The DCR was able to get this employee $20,000 in settlement of her claims. On first blush, this does not seem like a lot of money. But, to be fair, there may have been other factors leading to the relatively small settlement amount. In general, however, I encourage people who have potential discrimination claims to speak to a competent employment attorney before filing their complaints with the Division on Civil Rights. Practitioners like the attorneys of Siegler & Traub can help you maximize the value of your case.

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Inspired by the Bridgegate scandal, New Jersey legislators have introduced an amendment to New Jersey’s whistleblower statute which would extend whistleblower protections to employees who disclose “any waste of public funds or incidents of governmental abuse or mismanagement.” The bill’s sponsor, Sen. Loretta Weinberg, noted that the atmosphere of intimidation at the Port Authority kept many potential whistleblowers from exposing the four day lane tie-up at the George Washington Bridge last year. Said Sen. Weinberg: “We need to encourage public employees who suspect or witness government abuse or waste to come forward. Extending whistleblower protections will provide state and local workers with the rights they need to safely report government corruption and wrongdoing without fear of retaliation.”

The bill would extend current statutory whistleblower protections to employees who disclose waste of public funds or incidents of governmental abuse or mismanagement. Under the present law, such incidents may not rise to the level of illegality needed to trigger whistleblower protection.

Kudos to our legislature for attempting to extend the rights of whistleblowers in our state. Whistleblowers take huge risks with their careers when they come forward with legitimate complaints about corporate wrongdoing. The state government should be held to the same standards as private industry.

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In a recent unpublished Appellate Division case, Kimera v. Wanaque Convalescent Center, A-5119-T4 (N.J. App. Div. Sep. 19, 2014), the court upheld a grant of summary judgment in favor of the employer in a whistleblower retaliation case. The plaintiffs, who worked as nurses in a health care facility, claimed that they were fired in retaliation for complaining about events which led to the demise of a patient.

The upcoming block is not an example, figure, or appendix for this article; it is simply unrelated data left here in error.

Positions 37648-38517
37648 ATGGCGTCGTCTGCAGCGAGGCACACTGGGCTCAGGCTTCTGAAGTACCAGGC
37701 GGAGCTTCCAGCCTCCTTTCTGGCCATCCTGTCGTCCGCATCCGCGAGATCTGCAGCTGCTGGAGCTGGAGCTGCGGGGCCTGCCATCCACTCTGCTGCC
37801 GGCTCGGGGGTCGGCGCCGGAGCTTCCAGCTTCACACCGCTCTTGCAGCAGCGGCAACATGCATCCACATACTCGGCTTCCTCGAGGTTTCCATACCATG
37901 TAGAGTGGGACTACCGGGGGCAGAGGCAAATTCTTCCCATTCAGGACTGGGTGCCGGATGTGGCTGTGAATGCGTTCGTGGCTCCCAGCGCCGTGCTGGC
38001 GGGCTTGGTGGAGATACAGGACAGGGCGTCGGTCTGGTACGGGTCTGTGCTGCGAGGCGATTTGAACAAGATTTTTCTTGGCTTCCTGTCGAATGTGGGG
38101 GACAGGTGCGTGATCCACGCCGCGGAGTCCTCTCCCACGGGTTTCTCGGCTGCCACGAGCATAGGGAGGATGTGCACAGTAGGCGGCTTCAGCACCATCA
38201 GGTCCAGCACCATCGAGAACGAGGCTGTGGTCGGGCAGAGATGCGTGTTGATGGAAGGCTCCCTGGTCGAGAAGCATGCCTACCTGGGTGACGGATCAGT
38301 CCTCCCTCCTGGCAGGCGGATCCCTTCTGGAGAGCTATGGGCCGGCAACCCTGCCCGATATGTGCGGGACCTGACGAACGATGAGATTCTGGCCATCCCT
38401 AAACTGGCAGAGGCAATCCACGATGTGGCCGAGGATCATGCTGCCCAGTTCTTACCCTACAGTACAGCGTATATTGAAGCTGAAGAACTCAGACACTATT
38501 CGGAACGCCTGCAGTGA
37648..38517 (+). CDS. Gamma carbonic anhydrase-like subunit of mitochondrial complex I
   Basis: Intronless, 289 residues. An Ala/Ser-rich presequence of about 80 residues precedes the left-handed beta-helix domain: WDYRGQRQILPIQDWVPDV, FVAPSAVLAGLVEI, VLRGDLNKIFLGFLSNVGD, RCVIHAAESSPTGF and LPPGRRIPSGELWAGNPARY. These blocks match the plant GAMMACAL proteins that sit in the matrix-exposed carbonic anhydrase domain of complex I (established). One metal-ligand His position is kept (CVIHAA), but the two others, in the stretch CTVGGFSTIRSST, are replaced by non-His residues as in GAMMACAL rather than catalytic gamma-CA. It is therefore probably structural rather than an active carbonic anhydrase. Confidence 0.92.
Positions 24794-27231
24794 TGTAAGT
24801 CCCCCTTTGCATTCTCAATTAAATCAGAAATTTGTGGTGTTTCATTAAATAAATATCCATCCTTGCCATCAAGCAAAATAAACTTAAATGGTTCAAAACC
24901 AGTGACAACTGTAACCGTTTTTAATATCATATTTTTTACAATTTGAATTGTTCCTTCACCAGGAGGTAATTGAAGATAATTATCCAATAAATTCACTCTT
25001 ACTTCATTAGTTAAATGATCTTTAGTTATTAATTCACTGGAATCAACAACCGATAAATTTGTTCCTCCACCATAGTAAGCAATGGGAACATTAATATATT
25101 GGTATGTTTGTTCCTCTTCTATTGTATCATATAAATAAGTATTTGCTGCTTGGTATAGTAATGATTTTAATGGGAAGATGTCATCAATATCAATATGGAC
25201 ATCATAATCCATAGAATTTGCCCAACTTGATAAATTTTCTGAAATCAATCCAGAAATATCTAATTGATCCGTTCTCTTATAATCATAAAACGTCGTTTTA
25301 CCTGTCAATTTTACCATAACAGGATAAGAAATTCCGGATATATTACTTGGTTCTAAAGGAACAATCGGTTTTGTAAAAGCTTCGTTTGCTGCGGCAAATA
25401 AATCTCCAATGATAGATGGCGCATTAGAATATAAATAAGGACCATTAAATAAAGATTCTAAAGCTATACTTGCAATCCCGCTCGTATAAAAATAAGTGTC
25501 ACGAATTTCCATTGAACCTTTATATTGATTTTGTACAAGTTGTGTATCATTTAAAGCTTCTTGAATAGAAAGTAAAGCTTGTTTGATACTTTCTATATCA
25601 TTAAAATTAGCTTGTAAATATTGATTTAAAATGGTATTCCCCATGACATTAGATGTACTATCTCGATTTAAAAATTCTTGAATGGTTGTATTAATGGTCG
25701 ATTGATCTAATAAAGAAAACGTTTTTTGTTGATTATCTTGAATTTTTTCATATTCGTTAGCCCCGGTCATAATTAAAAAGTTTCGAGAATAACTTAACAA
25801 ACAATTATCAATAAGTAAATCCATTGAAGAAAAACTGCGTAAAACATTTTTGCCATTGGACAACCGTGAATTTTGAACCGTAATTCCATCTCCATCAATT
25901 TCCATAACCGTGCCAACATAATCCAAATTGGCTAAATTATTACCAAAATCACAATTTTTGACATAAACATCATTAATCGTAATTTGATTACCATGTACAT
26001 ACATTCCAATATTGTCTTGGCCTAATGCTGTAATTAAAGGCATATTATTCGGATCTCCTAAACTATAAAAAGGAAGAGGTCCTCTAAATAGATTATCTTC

The facts of the case, as recounted by the court, indicated that the nurses raised some concerns regarding the circumstances surrounding the unfortunate event to their supervisors. They were fired several months later. During the litigation, the employer introduced evidence that the nurses were fired for disciplinary reasons, and not for their whistleblowing.

The court upheld the dismissal of the case, reasoning that the nurses had not established that they were whistleblowers within the meaning of the law. The law, as interpreted by recent case law, requires a plaintiff to identify which law, rule, regulation, public policy, or code of ethics was violated by the health care employer. These plaintiffs did not meet this burden. Moreover, the plaintiffs could not overcome the employer’s evidence of their poor job performance, which is a legitimate reason for termination.

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In a decision published today, Dunkley v. S. Coraluzzo Petroleum Transporters, A-3252-12T1 (N.J. App. Div. September 16, 2014), the Appellate Division found that a co-worker’s racial harassment of a fellow employee did not constitute a violation of the Law Against Discrimination.

The employee had alleged that his coworker, who had been providing on-the-job training to him, had made several racial remarks to him during his training, including references to the Ku Klux Klan and “black thugs.” The employee reported his concerns to management, who reassigned him to another co-worker for training. The employee alleged that he experienced retaliation after he made his complaint, including ostracism from other employees, which eventually led him to resign.

The court examined whether there was enough evidence for the employee to prove that the harassing co-worker was, in fact, his supervisor. Supervisor harassment is treated more seriously than co-worker harassment under the law. The court decided that, under the facts of this case, it was “debatable” whether the harassing employee was a supervisor or not. The court went on to consider, however, whether the employer had effective policies in place to deal with workplace discrimination and, if so, whether the employee followed them. The court found that the employer did have such policies, and that the employee failed to follow them. Therefore, the court found that the employer could not be held legally responsible for the actions of its racially insensitive employee.